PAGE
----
Fun and competitive shootaround drills designed to get plenty of shots up and get players’ bodies moving on game day.
According to a 2014 article from SB Nation, Hall of Fame coach Bill Sharman “introduced the shootaround as a way to burn off nervous energy on game days and begin focusing on the task at hand.” Once his 1972 Los Angeles Lakers team tallied 33 wins in a row, teams took notice of Sharman’s practice. The modern shootaround concept was born.
Shootarounds are a common and popular practice for many college and NBA programs. At this level of the game, players have the availability to get in the gym earlier in the day. For high school programs and other levels that compete on weekends, shootarounds can be a great option for numerous reasons.
The goal of shootarounds should be to get a lot of shots up in a short amount of time, without being too strenuous on players’ bodies/legs. Often it precedes a team meal, with the entire process geared toward players hitting their peak energy level at tipoff. As Coach Sharman alluded to, shootarounds are also a great way to begin to get players mentally prepared to compete.
Many coaches prefer to split shootarounds into two segments:
- Shooting drills/skill development
- Scouting/walk through
Of course, we must acknowledge that there has been some anti-shootaround narrative in the basketball coaching industry recently, as the talk of “load management” has become commonplace. No coach wants to overwork players the day of a game, or cause issues at the back end of the season due to overtraining during the front end. Yet, that is very much an NBA and NCAA related issue; NBA seasons amass 82 games (plus playoffs) with regular cross country travel, while NCAA student-athletes play around 30-35 games and also have classes to attend.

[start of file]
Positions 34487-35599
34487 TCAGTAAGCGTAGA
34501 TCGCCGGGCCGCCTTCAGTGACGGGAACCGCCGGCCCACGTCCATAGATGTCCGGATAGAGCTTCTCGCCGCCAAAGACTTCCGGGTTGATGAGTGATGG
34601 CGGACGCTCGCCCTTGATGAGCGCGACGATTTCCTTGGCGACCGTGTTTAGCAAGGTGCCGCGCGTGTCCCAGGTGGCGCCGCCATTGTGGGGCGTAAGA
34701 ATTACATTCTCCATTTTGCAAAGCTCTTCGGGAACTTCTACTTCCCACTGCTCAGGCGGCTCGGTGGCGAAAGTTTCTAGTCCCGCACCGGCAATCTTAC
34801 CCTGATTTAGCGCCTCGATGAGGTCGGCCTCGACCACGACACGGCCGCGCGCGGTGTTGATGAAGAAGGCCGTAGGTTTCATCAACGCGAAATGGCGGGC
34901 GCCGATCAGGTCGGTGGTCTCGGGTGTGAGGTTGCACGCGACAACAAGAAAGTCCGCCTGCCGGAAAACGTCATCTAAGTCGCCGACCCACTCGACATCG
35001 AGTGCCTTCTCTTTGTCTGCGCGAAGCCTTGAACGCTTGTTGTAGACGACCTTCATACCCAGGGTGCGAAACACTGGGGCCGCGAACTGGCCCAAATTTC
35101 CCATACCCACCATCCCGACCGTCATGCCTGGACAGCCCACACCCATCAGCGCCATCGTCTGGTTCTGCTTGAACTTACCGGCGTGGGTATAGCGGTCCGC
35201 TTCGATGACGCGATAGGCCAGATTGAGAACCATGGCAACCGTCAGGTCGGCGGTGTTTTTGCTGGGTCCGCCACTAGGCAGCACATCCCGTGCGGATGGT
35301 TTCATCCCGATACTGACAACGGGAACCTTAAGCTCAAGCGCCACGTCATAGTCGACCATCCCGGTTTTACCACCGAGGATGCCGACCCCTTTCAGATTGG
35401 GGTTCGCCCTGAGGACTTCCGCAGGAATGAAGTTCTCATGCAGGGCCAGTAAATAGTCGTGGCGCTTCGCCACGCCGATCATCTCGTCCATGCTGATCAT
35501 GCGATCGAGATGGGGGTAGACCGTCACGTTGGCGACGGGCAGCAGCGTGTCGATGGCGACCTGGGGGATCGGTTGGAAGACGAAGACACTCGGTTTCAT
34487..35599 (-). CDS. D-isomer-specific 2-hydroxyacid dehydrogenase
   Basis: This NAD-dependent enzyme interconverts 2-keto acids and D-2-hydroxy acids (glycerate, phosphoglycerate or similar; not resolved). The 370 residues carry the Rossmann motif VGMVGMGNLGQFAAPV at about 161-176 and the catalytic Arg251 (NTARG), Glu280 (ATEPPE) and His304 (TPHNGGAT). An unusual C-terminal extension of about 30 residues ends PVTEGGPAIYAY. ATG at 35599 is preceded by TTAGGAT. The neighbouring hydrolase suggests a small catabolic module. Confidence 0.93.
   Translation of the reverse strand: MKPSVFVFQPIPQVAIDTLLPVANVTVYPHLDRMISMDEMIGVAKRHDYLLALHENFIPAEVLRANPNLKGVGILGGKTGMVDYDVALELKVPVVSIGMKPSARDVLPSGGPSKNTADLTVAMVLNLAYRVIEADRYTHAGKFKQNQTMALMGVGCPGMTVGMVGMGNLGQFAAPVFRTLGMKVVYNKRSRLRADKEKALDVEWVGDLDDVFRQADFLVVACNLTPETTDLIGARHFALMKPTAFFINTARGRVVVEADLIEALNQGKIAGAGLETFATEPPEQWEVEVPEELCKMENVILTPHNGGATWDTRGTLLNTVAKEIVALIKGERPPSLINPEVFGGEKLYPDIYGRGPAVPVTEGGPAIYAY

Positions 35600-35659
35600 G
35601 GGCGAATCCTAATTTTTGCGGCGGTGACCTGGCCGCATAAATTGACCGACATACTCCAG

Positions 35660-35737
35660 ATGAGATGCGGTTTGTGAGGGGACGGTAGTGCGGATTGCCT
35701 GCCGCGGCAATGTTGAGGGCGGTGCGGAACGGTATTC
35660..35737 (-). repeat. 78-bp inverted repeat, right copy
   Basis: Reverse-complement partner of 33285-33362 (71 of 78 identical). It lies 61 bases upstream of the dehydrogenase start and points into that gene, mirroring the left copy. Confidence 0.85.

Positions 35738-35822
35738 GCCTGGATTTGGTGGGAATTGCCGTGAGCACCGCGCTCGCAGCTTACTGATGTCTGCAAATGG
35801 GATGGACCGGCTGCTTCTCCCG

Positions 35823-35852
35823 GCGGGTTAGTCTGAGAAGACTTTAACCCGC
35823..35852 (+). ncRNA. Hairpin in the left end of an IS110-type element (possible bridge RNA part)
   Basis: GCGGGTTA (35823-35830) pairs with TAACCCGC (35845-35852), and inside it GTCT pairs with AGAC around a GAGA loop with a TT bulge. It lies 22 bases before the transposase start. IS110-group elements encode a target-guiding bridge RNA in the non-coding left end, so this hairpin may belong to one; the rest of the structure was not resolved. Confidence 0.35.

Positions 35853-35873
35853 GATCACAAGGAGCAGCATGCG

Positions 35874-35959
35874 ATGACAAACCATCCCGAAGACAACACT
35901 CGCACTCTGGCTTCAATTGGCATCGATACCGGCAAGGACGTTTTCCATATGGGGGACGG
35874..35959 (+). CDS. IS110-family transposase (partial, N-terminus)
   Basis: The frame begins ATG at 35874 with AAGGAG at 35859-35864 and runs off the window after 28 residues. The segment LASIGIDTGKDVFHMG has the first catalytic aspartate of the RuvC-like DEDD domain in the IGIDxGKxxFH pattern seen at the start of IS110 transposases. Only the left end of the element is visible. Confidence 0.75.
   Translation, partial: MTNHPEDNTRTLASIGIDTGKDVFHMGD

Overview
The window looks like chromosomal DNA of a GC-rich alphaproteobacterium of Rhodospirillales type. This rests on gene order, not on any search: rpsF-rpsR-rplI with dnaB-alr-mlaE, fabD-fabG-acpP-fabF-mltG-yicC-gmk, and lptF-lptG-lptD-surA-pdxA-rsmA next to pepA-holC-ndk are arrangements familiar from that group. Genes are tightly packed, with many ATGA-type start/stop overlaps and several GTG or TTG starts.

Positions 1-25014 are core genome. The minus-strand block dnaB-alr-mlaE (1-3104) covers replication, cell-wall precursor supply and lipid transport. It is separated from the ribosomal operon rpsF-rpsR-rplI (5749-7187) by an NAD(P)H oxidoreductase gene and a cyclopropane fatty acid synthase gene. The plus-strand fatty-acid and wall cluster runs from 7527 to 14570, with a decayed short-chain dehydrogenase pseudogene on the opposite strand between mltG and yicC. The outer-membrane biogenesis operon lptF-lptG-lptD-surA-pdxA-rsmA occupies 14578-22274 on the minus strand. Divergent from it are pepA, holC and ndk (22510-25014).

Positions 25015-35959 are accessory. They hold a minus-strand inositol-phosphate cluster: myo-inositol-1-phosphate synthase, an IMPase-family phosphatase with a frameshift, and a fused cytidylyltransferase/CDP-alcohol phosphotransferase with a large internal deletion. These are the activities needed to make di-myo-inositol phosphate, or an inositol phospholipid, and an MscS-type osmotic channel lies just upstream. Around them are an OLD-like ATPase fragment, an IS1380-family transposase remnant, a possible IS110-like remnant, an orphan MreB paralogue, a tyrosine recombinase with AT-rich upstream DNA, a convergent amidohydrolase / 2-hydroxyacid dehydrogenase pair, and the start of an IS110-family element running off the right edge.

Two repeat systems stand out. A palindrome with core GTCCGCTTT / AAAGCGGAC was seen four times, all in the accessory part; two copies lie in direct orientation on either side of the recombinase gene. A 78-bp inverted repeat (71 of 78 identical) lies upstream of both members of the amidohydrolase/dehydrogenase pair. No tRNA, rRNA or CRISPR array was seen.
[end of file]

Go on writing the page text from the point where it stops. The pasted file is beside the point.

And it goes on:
For the majority of coaches reading this, load management won’t be a problem for the level you coach at. So with that being said, let’s get on to the shootaround drills! We hope these team and individual drills, and competitive, fun games, help prepare your players to get buckets when the lights are on at night.
Click on a diagram for full drill instructions and to download it to your FastDraw library.
Shootaround Drills – Team & Individual
Loyola Shooting Competition
Excellent shooting drill to improve passing, concentration and teamwork. Instruct players to use their inside step to flick pass to the receiver’s outside hand unless they are the next shot up – at that point, pass to the shooter’s pocket. Good Pass = Good Shot.
Team Shaka Shooting Drill
Great shooting drill to improve concentration and “next shot” mentality. Point of emphasis: learn to thrive on making pressure shots!
2 Ball Shooting
Great practice drill for taking game shots at a game speed. Point of emphasis here is to go somewhere with the dribble. Run for two minutes off the catch, then two minutes off the dribble. Also, don’t forget that a good pass = a good shot!
First to 50 Shooting
Excellent shooting drill to enhance concentration and teamwork. Point of emphasis: Teams need to work together and find the most efficient strategy to win the drill.
Fun shooting drill to again improve concentration and teamwork. Great choice to start or end practices with, and of course utilize for shootarounds to get players loose.
Utes Win! Shooting Drill
Great shooting competition to end practice on a celebratory note. Point of emphasis: teach the half court shot to come off of one foot.
For more plays and drills by Coach Hueser, check out his Playbank page.
Share Your Favorite Shootaround Drills!
Have the perfect shootaround drill that your players enjoy? Share it with us on Twitter so we can let the coaching community know about it. And if you have it diagrammed in FastDraw, even better! FastTrade to email@example.com and we’ll publish it to the Playbank.
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